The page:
Kulkmann's G@mebox - www.boardgame.de



Harry Wu


No. of Players:
2 - 6



One of the games which was awaited by a quite big audience at the SPIEL 08 convention was Chicago Express by Harry Wu. The gaming principles of this railroad game have been used in its predecessor Wabash Cannonball, and after the great success of this small publisher publication the major German publisher QUEEN GAMES had applied for a license to reproduce the game on a larger scale. And indeed, not only the nicely illustrated box of the game looks rather promising, but also the gaming components like the colourful gameboard with movable action-gauges, the wooden Locomotive playing pieces and the included money and shares of the different railroad companies all challenge for instant gaming.

Unlike many other railroading games, Chicago Express basically is a game about investments where the players invest into up to five different railroad companies, four of which have their starting towns located in East Coast cities like New York, Philadelphia or Baltimore. All of the East Coast railroad companies are competing to bridge the distance to Chicago which is located on the Western side of the map, but while building their rails they will try to include valuable cities in their railroad grid.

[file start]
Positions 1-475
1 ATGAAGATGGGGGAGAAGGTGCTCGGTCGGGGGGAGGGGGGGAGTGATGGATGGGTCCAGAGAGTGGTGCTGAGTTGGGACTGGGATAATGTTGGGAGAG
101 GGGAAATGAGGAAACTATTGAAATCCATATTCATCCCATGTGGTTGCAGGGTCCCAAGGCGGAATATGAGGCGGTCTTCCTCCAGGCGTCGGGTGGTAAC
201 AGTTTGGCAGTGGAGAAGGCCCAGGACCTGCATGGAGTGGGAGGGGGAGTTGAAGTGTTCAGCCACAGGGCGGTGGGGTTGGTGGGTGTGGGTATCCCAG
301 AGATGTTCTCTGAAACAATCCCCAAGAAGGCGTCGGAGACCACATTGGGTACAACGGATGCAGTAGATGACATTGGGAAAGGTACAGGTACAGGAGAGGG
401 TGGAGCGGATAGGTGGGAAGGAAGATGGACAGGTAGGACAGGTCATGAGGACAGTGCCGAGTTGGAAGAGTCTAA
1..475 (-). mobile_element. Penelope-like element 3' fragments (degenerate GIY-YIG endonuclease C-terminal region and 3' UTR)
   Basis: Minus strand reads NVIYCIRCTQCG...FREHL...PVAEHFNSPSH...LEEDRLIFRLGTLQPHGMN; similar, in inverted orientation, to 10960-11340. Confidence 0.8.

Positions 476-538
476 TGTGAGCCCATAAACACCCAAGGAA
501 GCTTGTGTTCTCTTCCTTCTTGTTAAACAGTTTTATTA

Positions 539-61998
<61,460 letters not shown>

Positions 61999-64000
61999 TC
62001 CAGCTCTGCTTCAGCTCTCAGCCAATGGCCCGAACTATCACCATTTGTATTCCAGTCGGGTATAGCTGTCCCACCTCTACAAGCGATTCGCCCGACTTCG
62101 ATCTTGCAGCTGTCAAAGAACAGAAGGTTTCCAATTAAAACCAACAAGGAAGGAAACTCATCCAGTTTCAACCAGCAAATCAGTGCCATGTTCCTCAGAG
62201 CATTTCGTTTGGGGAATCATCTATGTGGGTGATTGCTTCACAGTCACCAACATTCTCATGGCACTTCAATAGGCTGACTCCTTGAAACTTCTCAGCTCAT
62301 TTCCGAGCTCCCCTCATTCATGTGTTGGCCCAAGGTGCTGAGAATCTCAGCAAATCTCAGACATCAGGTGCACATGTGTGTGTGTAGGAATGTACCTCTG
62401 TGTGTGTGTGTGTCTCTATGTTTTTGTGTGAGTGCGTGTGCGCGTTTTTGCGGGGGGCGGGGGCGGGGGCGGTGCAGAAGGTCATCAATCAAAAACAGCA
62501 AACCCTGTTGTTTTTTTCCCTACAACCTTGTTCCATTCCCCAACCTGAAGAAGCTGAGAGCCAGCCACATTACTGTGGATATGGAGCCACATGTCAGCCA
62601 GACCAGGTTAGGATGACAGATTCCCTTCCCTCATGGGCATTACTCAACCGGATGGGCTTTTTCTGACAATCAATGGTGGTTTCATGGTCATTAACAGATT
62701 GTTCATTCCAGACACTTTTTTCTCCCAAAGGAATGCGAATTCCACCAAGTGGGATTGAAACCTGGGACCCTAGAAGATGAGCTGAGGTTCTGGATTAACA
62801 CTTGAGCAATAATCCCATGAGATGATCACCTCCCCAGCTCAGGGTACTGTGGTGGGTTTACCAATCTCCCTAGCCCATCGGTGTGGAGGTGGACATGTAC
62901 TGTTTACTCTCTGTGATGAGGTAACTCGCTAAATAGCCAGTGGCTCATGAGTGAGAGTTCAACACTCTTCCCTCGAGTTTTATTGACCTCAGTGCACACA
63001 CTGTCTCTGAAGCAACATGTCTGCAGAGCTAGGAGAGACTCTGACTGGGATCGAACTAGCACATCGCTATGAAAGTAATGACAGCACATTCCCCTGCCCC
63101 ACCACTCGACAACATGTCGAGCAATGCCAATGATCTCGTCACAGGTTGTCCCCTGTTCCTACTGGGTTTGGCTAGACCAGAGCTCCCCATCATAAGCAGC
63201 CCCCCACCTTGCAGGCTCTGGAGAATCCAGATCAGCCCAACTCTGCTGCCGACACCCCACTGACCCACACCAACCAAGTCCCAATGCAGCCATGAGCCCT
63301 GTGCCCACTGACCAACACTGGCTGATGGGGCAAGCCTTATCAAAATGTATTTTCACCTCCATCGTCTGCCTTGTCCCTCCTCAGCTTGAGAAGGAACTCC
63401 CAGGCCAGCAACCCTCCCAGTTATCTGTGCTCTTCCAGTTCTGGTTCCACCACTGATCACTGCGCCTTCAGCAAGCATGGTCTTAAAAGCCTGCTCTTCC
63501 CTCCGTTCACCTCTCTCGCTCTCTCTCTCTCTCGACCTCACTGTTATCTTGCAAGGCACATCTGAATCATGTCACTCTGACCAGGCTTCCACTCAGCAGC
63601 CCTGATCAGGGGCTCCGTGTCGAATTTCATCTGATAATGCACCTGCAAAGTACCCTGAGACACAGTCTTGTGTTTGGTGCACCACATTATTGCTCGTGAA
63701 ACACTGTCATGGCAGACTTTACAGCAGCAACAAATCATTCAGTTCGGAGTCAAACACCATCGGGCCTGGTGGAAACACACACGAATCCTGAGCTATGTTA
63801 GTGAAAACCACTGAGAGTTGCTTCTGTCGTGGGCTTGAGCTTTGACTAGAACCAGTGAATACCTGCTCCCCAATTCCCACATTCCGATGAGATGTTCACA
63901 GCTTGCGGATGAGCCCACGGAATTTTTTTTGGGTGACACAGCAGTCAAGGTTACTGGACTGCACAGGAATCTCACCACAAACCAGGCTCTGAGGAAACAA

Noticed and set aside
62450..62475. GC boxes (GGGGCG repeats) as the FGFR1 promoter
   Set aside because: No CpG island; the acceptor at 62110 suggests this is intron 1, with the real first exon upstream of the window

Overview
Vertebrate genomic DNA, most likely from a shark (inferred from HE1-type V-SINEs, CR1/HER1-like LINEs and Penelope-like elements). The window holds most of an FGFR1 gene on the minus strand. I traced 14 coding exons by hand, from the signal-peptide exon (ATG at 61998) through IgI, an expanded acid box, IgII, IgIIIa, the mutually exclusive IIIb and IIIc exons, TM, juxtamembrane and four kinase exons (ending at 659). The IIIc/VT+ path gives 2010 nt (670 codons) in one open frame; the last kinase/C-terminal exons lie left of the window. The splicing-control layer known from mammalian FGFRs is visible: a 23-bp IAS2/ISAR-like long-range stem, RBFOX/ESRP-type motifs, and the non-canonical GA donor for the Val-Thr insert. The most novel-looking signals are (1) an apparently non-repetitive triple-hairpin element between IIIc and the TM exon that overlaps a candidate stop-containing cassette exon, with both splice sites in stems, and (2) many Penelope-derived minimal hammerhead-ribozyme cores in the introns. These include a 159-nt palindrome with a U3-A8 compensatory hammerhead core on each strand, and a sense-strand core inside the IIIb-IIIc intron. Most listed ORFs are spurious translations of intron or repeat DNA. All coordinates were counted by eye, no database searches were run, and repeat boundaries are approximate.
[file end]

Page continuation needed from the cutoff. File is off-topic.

All the players receive at the beginning of the game is an amount of money, and the game then starts with an auction phase in which one share of each of the four East coast railroad companies is auctioned. The starting price for each share is determined by the position of the railroad company's marker on the income track, and at the beginning this income will just be determined by the value of the starting cities. Bidding for each share is continued until only one bidder is left for each share, and that bidder then will place the money of his successful bid on the company sheet of the corresponding railroad company.

During his turn, a player either has the opportunity to start the auction of another share of his choice, or he may continue building railtracks with a company of which he possesses at least one share. The cost of placing a piece of track (a wooden locomotive) into a new hex-space which is adjacent to another track of the same company is printed in the space which is chosen to be connected, but the price actually will be multiplied by the number of present locomotives of the railroad companies in the same space. Thus, it gets very expensive if one or more companies already have placed a locomotive at the same space. If the newly connected space is a city or a mountain area, then the space also will generate an income, and the income marker for the railroad company will be adjusted on the income track.